Fundraising

How seriously will angels/VCs take a Letter of Intent?

Greg Lipinski Patent Examiner at USPTO

July 1st, 2016

My startup is entering discussions with majot syndicated research firms about a distribution agreement to get our data in front of their CPG clients. The data we have is unlike anything else in the space; we know it's something CPG brands want, but it's tough to determine an appropriate price when there's no precedent, and it's not like these brands are failing without it. 

I hear an LOI can say anything as it's not legally binding, so how do investors make decisions based on this? What should I be pushing for to make the LOI more attractive? 

Martin Omansky Independent Venture Capital & Private Equity Professional

July 1st, 2016

I see several steps: (1) engaging intermediaries to ID and contact CPG companies on your behalf; (2) meeting with one or more CPGs to present your argument; (3) go-no go decision to evaluate and test your product; (4) wait for test period and analysis; (5) negotiate terms and conditions. Given these minimum requirements, I doubt angel investors would bite. The Letter of Intent would be influential after item 4, because nothing is known until then. Afterthought: sometimes angel investors do crazy things, so there is hope -scant hope- but not zero. Best bet is to ID an affinity investor - someone who understands products, markets, and decision-making in the relevant industry. Such an angel is more likely to look favorably upon you. But, don't count on it. Most investors are risk-averse. Sent from my iPhone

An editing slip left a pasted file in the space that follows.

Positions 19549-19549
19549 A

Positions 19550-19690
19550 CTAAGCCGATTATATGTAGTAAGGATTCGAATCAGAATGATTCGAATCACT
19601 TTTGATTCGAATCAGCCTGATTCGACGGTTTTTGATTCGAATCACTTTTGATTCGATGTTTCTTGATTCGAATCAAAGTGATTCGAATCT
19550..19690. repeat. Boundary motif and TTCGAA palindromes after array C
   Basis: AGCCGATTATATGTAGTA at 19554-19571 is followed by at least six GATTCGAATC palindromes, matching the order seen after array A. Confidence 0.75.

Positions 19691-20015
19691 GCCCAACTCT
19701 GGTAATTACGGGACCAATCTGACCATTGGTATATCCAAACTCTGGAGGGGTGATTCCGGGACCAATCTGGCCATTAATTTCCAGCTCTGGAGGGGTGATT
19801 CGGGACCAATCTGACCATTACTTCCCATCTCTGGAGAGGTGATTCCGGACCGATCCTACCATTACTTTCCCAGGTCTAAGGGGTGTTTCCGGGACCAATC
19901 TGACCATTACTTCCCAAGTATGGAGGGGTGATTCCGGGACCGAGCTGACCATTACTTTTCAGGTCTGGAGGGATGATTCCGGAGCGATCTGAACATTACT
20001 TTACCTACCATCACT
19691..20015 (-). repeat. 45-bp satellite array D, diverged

Christoph Ranaweera validate early, pivot and kill fast

July 1st, 2016

An LOI is not legally binding but still nobody with some level of reputation will give you one if that person is not sure of doing it.
Otherwise if they do it too often their reputation will suffer. 

Ideally the LOI should state commitment based on good arguments. 
So not something like "we want to look deeper into it" but more like "we see a certain high value of the product and believe there is a big untapped market and we will market it or buy it or whatever.
I think you get what I mean.
But this is just my opinion ;)

Rob G

July 1st, 2016

Greg, i don't know that there is any hard and fast rule.  The more LsOI you have from the right companies and the more teeth these LsOI have the better obviously.  Are you seeking the LOI from your distribution partner or from their customer (the CPG companies)? If you and your distribution partner can team up and get a commitment from the end customer (Big CPG Co, Inc.) perhaps your partner can cough up some funding? Your partner won't make any commitment with any teeth without an equally solid commitment from their customer so it sounds like you would want to stat there anyway, no? 

Hugues SEUREAU Market Analyst Specialist, Corporate Strategy

July 2nd, 2016

Hi Greg, in my opinion it is all about who is providing you with the letter of intent. Does your contact have enough power to influence a decision in your favor after the letter of intent is signed? If a senior VP signs the letter, it certainly has more effect than if an medium level manager does...